Thursday, 26 February 2009

Speaking of human evolution and cultural diversity...

Canterbury, United Kingdom

After participating in research cluster meetings at the University of Kent on ‘governance and conservation’ and ‘biocultural diversity’ I had the opportunity to listen to stimulating seminars from two very different colleagues. In the late afternoon Stephen Jones delivered the Darwin lecture on “Is Human Evolution Over?”. His message was quite similar to that of a dialogue at UNESCO in 1999 on “What Future for the Human Species” that featured the late Harvard University palaeontologist Stephen Jay Gould and the French Sociologist Edgar Morin. They agreed that the physical evolution of humans would not change greatly, but that our cultural development was far from finished. Jones described how the analysis of the trio of evolutionary factors – mutation, natural selection and geographical isolation – reveals that people will not change physically to a great degree, contrary to popular conceptions and depictions in science fiction movies.

Our great cultural development, in the recent past and into the future, was evoked in an earlier Anthropology Department seminar given by Dario Novellino, an Italian anthropologist and ethnobiologist. In a lecture on “Stories of Plants, Politics and Social Life: from the Tropics to the Mediterranean’, Dario spoke of the indigenous people in Palawan, Philippines where he lived for many years, and of local shepards in Maranolo, a community in southern Italy near his native Naples. Under the pressure of various global processes that affect their lifestyles, these distinct communities are struggling to maintain knowledge and practices related to the environment. Even if our physical evolution is static, our cultural development remains dynamic.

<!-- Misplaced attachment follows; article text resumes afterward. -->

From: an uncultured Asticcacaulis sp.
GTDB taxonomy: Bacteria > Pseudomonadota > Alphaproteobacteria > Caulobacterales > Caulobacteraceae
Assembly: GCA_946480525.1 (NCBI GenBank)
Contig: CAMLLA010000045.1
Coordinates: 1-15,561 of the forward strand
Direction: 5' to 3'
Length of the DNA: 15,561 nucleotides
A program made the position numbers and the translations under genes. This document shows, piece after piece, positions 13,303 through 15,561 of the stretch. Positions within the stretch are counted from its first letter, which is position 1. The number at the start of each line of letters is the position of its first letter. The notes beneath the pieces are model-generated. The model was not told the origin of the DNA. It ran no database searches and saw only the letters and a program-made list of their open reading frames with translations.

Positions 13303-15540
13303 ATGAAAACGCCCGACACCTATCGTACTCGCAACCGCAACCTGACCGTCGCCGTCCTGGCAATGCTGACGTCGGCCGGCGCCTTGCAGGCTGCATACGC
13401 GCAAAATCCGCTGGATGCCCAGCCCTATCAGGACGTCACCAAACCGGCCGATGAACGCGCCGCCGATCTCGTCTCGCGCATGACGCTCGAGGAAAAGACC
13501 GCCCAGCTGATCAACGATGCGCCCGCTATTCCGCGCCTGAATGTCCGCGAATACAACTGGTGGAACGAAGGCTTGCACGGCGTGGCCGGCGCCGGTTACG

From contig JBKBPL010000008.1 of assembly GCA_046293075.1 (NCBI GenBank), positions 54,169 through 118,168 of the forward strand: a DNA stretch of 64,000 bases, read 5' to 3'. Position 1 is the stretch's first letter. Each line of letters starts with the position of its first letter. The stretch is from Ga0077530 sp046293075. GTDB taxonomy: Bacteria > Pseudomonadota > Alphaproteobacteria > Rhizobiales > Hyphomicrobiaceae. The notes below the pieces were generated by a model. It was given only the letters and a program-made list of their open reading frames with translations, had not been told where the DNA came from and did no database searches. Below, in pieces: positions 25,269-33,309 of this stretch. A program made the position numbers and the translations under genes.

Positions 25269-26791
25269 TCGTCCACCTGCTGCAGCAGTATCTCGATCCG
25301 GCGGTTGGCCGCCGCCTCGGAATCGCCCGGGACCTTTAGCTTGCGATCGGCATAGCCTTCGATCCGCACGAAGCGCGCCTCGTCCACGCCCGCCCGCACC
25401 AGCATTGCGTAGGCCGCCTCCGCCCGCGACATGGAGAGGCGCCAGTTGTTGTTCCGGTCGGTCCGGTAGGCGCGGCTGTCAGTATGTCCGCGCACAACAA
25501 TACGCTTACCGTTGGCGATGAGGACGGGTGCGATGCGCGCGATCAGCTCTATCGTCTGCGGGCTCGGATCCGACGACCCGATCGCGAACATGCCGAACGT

Wednesday, 18 February 2009

Darwin Initiative funds GDF's Malaysia and Mexico projects

Marrakech, Morocco

We received the welcome news today that the UK Darwin Initiative will support our community conservation efforts in Oaxaca, Mexico and Sabah, Malaysia for the next three years. The Darwin Initiative began in 1992 as part of the UK’s effort to implement the Convention on Biological Diversity. The funds allow people from British institutions to assist colleagues in other countries (or in British Overseas Territories) to conserve and sustainably use biological diversity while ensuring that any benefits are equitably shared. In April we will begin a project to help Chinantec communities create management plans for the voluntary conservation areas that they have created in the Sierra Norte of Oaxaca. Then in August, we will launch a new phase of our work with Dusun communities, ensuring that their traditional rights to access and use natural resources are respected when Sabah’s Crocker Range Park is nominated as a Biosphere Reserve. I will be giving regular updates of these initiatives on the GDF website, eNewsletter and this blog.

Tuesday, 17 February 2009

Wild edible plants and local diets

Marrakech, Morocco

Spring comes early to Marrakech, at least in comparison to my home state of Michigan. With my son Edward, I was out harvesting wild asparagus in my garden this morning. The tender sprouts grow up through the spiny stems of the previous year, giving them good protection from grazing animals. My hands were poked and scraped as I cut away the old growth to harvest the wild vegetable for lunch. This ‘hidden harvest’ brings to mind the many species of wild edible plants that were an important part of local diets throughout the world until people transitioned to eating processed foods. Later in the day, I read that Harriet Kuhnlein, a colleague from McGill University, has put together, an impressive website dedicated to promoting local foodways. It features a series of videos that portray indigenous peoples' culinary traditions and describes how they could contribute to better diets for millions of people who are malnourished or are suffering from lifestyle diseases such as cancer, diabetes and heart conditions.

Sunday, 15 February 2009

Marrakech, Morocco